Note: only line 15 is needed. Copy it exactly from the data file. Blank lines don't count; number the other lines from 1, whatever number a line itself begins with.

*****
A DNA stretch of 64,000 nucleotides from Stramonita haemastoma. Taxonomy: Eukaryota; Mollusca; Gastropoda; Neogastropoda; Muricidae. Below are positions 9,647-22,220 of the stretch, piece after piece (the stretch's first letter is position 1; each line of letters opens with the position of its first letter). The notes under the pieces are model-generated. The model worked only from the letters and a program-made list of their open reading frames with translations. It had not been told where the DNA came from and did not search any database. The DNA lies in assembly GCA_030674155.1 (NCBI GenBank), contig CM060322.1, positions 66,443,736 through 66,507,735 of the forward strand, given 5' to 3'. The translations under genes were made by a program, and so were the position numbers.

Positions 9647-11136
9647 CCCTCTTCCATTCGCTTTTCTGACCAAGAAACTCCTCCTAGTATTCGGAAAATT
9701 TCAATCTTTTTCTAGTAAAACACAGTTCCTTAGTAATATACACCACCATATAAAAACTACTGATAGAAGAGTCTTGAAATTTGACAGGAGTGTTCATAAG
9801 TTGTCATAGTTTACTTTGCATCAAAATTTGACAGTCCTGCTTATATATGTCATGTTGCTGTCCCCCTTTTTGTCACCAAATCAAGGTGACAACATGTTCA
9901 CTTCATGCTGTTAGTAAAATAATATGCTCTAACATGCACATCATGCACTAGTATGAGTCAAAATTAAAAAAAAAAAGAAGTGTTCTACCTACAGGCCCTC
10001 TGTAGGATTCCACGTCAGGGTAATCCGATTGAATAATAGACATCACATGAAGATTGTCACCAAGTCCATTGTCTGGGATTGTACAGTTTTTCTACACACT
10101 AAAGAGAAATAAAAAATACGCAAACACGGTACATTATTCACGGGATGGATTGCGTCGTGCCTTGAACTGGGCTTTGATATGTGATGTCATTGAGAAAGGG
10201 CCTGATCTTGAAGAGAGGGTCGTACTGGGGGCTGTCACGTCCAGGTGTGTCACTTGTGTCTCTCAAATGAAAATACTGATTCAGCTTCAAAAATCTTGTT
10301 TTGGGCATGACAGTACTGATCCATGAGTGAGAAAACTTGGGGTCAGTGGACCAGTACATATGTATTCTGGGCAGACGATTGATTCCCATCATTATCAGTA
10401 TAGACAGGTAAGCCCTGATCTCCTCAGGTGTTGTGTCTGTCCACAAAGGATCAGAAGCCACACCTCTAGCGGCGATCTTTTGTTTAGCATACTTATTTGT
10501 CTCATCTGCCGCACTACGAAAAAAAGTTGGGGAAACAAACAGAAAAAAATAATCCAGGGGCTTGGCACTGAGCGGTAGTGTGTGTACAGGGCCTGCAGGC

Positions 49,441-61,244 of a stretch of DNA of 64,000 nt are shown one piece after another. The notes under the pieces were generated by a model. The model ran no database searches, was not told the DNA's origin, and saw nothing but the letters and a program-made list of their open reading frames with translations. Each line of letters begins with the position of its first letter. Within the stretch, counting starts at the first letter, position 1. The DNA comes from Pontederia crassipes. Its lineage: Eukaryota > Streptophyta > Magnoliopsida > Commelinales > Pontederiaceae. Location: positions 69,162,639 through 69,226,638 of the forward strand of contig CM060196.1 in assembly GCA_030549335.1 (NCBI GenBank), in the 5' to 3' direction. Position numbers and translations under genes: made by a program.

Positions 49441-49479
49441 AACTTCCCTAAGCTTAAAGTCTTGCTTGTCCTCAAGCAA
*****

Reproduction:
49441 AACTTCCCTAAGCTTAAAGTCTTGCTTGTCCTCAAGCAA